PubMed

    Steelman, Susan C; Thomas, Sheila L

    2014-07-01

    The study gathered data about librarians' membership in institutional animal care and use committees (IACUCs) and their professional activities supporting animal researchers. Libraries affiliated with medical schools that were members of the Association of American Medical Colleges were surveyed. A survey was distributed via library directors' email discussion lists and direct email messages. Sixty surveys were completed: 35 (58%) reported that librarians performed database searches for researchers, and 22 (37%) reported that a librarian currently serves on the IACUC. The survey suggests that academic health sciences librarians provide valuable, yet underutilized, services to support animal research investigators. PMID:25031565

  19. Setting the One Health Agenda and the Human-Companion Animal Bond

    PubMed Central

    Takashima, Gregg K.; Day, Michael J.

    2014-01-01

    “One Health”, also called “One Medicine”, began as an initiative advocating greater integration of human and animal medicine, in the 1800s. This concept has recently come to prominence, driven by the recognition that 75% of the newly emerging infectious diseases will arise from animal reservoirs, and that successful control and prevention will require a coordinated human medical and veterinary approach. Consequently, many One Health discussions have centered on the surveillance of animals in order to anticipate the potential emergence of new zoonotic diseases. An area that has been given only cursory mention, are the many ways that small companion animals benefit individual, community and possibly world health. The goal of this paper is to briefly review some of the evidenced-based data concerning the benefits of having companion animals in our lives, focusing on four major areas; cancer, heart disease, autism spectrum disorder (ASD), and the potential positive economic effects of the human-companion animal bond on One Health. Heart disease and cancer are the two leading causes of morbidity and mortality in the world, while ASD is a growing concern, not only for its individual effects, but also for its effect on family units, educational institutions, and its social implications for the community. In addition, these diseases can greatly affect the national and global cost of healthcare, as well as the economic output of a nation. It is therefore important to include and build on the concept of the Human-Animal Bond (HAB) as it relates to healthcare in these areas. PMID:25350006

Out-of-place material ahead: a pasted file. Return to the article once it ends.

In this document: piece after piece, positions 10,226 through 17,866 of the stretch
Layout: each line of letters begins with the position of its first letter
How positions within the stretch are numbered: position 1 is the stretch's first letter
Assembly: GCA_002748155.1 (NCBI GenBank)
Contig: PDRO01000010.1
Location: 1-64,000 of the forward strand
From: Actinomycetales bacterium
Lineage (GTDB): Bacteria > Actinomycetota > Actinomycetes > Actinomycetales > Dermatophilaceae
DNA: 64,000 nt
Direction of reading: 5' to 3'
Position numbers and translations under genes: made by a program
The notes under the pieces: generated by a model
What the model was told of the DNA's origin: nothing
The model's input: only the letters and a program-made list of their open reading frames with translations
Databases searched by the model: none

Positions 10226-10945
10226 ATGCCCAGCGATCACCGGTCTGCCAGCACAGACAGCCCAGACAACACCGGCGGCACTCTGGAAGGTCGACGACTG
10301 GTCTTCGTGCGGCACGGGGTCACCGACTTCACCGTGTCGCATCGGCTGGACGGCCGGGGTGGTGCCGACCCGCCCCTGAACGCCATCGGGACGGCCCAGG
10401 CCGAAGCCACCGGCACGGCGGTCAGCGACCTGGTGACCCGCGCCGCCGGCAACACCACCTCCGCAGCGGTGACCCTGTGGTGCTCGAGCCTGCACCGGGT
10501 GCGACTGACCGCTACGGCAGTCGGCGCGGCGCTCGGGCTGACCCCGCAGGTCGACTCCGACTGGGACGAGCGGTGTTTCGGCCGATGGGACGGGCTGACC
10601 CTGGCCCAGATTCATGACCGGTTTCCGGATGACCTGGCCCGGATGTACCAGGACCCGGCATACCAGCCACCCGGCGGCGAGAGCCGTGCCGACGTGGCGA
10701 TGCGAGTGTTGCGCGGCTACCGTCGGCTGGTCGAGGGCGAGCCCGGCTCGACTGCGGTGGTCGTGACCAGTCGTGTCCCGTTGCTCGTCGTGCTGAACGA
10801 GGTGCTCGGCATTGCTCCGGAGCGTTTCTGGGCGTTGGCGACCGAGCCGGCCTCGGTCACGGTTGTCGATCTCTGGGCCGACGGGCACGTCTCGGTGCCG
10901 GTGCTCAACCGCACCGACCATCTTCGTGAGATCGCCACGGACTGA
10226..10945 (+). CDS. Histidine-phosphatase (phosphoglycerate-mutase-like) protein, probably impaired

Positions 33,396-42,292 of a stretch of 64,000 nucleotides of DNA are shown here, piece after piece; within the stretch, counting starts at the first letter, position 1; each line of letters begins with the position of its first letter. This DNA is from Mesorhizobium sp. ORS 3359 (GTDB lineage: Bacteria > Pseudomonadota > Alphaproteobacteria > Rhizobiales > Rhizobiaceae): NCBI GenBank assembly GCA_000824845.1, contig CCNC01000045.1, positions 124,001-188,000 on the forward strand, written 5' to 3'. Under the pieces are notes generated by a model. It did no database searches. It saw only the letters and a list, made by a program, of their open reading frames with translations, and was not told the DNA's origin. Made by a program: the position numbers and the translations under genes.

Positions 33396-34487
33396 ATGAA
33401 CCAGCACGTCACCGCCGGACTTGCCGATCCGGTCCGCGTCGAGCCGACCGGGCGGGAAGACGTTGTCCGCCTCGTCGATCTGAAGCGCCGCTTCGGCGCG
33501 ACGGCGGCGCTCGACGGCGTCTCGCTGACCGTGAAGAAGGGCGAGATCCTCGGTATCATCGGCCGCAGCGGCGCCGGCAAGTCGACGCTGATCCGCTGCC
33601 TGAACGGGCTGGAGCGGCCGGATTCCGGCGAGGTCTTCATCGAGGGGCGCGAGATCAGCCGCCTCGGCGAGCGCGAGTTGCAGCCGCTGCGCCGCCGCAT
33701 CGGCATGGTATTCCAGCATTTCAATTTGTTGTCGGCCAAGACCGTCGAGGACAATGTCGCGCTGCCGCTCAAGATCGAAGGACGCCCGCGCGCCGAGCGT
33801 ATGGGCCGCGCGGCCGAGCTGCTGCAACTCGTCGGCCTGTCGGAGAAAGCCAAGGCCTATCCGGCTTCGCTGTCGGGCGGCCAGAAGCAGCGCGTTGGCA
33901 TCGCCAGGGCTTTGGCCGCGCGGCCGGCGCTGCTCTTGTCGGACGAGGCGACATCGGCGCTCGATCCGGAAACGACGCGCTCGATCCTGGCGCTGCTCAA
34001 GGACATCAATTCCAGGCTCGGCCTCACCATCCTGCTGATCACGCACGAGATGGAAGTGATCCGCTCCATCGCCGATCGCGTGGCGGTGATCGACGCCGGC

20. The Association between Proximity to Animal Feeding Operations and Community Health: A Systematic Review

    Microsoft Academic Search

    Annette M. OConnor; Brent Auvermann; Danelle Bickett-Weddle; Steve Kirkhorn; Jan M. Sargeant; Alejandro Ramirez; Susanna G. Von Essen

    2010-01-01